I’ve been reading the comments on this post at Brian Leiter’s blog (via Sympoze). It’s been exhausting on several levels. If you read a few of the comments for yourself, I think you’ll understand why.
Of particular interest to me is the explicit invocation (here and here, among other places) of the distinction between research and teaching, and between departments where one or the other of these practices is emphasized. What’s the connection between the two?
Practically speaking, someone who wants to do philosophical research and is not independently wealthy must, in the vast majority of cases, teach as well. Likewise, someone who wants to teach philosophy to undergraduates must, in the vast majority of cases, go through a very research-centric graduate education and, if he wants eventual job security, engage in research for the purpose of publication. Are these connections de jure or merely de facto? Are there principled reasons why there should be such intricate links between teaching- and research-based careers, or are the connections the result of historical and economic accident?
I thought I’d try to articulate some of the ties between teaching philosophy and doing philosophical research. Feel free to jump in if you can think of any more.
Why researchers must teach
- The most obvious explanation is that philosophy (alas!) doesn’t pay: original philosophical research typically doesn’t make the NYT best-seller list, and the market for philosophers to the royal court is depressingly lackluster. Universities need people to teach philosophy, and practicing philosophers are a captive work pool. If this were the only explanation for why philosophers teach then we would certainly say that the combined vocation is an economic accident.
- I’ve had a few classes in graduate school that were built around a draft of a book being written by the professor. The class works like a testing ground for the draft. The philosopher thus gets to use his teaching in order to advance and improve his work. So this is a reason why teaching might be useful to a practicing philosopher.
- More generally speaking, it might be argued that teaching – including the process of explaining something you know well to a bunch of people who don’t know it all that well – enhances one’s own understanding of, and ability to articulate, what one knows or believes. This explanatory skill is important for the writer of philosophy.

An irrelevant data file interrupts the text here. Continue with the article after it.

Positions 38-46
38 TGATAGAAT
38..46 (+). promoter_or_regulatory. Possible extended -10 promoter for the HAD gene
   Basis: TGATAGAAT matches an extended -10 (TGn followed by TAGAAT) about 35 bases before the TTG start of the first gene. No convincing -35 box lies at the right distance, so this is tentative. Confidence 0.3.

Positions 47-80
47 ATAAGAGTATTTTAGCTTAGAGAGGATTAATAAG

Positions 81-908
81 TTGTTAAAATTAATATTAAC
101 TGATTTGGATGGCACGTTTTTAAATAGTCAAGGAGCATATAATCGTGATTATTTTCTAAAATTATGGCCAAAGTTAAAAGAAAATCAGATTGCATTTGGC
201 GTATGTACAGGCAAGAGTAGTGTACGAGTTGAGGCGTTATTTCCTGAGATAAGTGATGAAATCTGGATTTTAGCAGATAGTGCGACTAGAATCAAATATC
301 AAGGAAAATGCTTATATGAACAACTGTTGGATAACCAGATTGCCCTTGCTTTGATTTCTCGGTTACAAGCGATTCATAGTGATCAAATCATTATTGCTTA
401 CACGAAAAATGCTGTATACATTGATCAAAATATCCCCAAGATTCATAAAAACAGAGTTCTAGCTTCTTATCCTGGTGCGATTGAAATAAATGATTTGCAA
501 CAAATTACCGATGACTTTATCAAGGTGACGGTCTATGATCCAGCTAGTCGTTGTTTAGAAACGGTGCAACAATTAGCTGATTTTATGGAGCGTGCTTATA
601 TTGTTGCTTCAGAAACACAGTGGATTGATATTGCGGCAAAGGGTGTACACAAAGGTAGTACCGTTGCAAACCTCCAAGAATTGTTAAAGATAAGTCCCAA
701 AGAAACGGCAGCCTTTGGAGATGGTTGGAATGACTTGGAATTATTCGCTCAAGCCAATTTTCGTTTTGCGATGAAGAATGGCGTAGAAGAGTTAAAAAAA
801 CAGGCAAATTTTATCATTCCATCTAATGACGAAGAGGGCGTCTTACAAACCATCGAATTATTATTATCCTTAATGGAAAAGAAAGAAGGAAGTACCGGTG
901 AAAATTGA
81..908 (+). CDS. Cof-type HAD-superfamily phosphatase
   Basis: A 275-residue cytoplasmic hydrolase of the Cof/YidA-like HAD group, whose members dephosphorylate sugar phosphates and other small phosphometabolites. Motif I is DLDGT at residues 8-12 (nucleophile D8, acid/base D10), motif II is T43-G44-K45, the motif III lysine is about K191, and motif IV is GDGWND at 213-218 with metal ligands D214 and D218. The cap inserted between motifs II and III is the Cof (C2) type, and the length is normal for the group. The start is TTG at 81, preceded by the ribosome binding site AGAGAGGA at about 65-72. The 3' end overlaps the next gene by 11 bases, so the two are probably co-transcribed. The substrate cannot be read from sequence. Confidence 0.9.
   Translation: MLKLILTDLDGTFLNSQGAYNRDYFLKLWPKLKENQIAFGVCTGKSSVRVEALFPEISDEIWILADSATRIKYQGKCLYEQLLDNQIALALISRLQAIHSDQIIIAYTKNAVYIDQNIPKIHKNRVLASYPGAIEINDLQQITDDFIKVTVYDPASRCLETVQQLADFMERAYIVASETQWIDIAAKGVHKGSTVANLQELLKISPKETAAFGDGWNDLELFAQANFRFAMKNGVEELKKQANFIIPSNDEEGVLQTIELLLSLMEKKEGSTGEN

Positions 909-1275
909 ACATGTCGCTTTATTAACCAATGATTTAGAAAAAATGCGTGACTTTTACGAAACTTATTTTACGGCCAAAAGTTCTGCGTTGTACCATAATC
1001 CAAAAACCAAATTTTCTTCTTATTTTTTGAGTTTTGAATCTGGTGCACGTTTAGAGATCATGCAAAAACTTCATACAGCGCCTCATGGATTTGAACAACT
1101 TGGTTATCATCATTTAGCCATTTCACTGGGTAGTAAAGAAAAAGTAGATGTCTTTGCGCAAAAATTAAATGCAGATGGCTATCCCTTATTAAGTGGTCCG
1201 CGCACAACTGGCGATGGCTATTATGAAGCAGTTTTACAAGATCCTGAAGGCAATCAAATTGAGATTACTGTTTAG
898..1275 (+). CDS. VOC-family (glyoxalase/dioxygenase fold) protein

- Philosophical researchers presumably care about the health of the discipline of philosophy, and in particular the future health of the discipline. The future of philosophy is dependent on future philosophers, and future philosophers come from the general student pool. Thus philosophers have a vested interest in making sure that at least these students get a decent philosophical training. (The big premise here is that philosophers care about the discipline as a whole. I wonder how true this actually is.)
I might note in passing that these last three reasons explain why philosophers ought to want to teach, while the first reason explains why philosophers are required to teach. If the benefits gleaned from the “ought to want” category could be guaranteed in a different way, then it’s hard to see how there is any necessary connection between research and teaching in this direction.
Why teachers must research
- In order to teach effectively, you must have a certain mastery of your subject (or, at least, there has to be a certain differential between your mastery and your students’). Mastery in philosophy comes down to the ability to read texts, understand problems, construct arguments, and so on. These skills are best developed through the kinds of research that philosophers do. So research is good job training.
- One of the reasons why philosophy is taught widely is to locate and train the next generation of philosophical researchers. Instructors with no knowledge of how philosophical research is done won’t be able to spot potential philosophers and hone them for the field.
- More broadly, doing philosophy in a classroom is not really that different from doing philosophy in the armchair. You’re still reading those texts and still constructing those arguments. The practice of teaching philosophy might be a somewhat watered-down version of “real” research, but it’s not fundamentally different. If you want to be able to teach philosophy, you need to be able to do philosophy, since teaching and doing philosophy are essentially the same thing and, you know, the indiscernability of identicals. (The immediate problem I see with this is that teaching old arguments is crucially different from developing new arguments, at least from the point of view of the teacher’s epistemic states. Contributing something new to the debate, as researchers do, is generally something altogether over and above the argumentation that is done in classrooms.)
It’s hard to draw a definitive conclusion from these considerations. All things being equal, the more de jure connections you can point to between philosophical research and philosophical teaching, the more justified the de facto connection between the two vocations becomes. On the other hand, it remains an open question whether there might be other models for philosophers: a way for individuals to do research outside of the university, a way for individuals to teach philosophy without the rigors of a research-based education. Since people come to philosophy for different reasons, wouldn’t it make sense to have different career paths?